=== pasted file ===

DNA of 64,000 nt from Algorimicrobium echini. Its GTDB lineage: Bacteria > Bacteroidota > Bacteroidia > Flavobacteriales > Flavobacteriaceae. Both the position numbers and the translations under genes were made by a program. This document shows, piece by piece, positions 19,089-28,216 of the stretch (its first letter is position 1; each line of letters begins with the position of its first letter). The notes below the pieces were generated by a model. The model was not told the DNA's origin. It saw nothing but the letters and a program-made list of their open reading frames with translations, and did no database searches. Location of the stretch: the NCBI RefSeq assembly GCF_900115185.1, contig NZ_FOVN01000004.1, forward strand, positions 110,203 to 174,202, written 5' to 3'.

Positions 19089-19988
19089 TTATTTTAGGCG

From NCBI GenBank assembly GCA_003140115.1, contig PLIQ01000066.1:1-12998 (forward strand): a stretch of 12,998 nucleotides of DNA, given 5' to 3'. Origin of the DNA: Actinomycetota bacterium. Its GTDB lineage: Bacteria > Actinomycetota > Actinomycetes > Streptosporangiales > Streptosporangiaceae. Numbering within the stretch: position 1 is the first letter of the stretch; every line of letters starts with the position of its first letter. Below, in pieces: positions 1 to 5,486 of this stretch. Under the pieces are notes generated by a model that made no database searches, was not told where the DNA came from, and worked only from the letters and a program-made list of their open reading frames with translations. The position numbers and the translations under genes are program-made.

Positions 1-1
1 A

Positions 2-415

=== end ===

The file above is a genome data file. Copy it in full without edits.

DNA of 64,000 nt from Algorimicrobium echini. Its GTDB lineage: Bacteria > Bacteroidota > Bacteroidia > Flavobacteriales > Flavobacteriaceae. Both the position numbers and the translations under genes were made by a program. This document shows, piece by piece, positions 19,089-28,216 of the stretch (its first letter is position 1; each line of letters begins with the position of its first letter). The notes below the pieces were generated by a model. The model was not told the DNA's origin. It saw nothing but the letters and a program-made list of their open reading frames with translations, and did no database searches. Location of the stretch: the NCBI RefSeq assembly GCF_900115185.1, contig NZ_FOVN01000004.1, forward strand, positions 110,203 to 174,202, written 5' to 3'.

Positions 19089-19988
19089 TTATTTTAGGCG

From NCBI GenBank assembly GCA_003140115.1, contig PLIQ01000066.1:1-12998 (forward strand): a stretch of 12,998 nucleotides of DNA, given 5' to 3'. Origin of the DNA: Actinomycetota bacterium. Its GTDB lineage: Bacteria > Actinomycetota > Actinomycetes > Streptosporangiales > Streptosporangiaceae. Numbering within the stretch: position 1 is the first letter of the stretch; every line of letters starts with the position of its first letter. Below, in pieces: positions 1 to 5,486 of this stretch. Under the pieces are notes generated by a model that made no database searches, was not told where the DNA came from, and worked only from the letters and a program-made list of their open reading frames with translations. The position numbers and the translations under genes are program-made.

Positions 1-1
1 A

Positions 2-415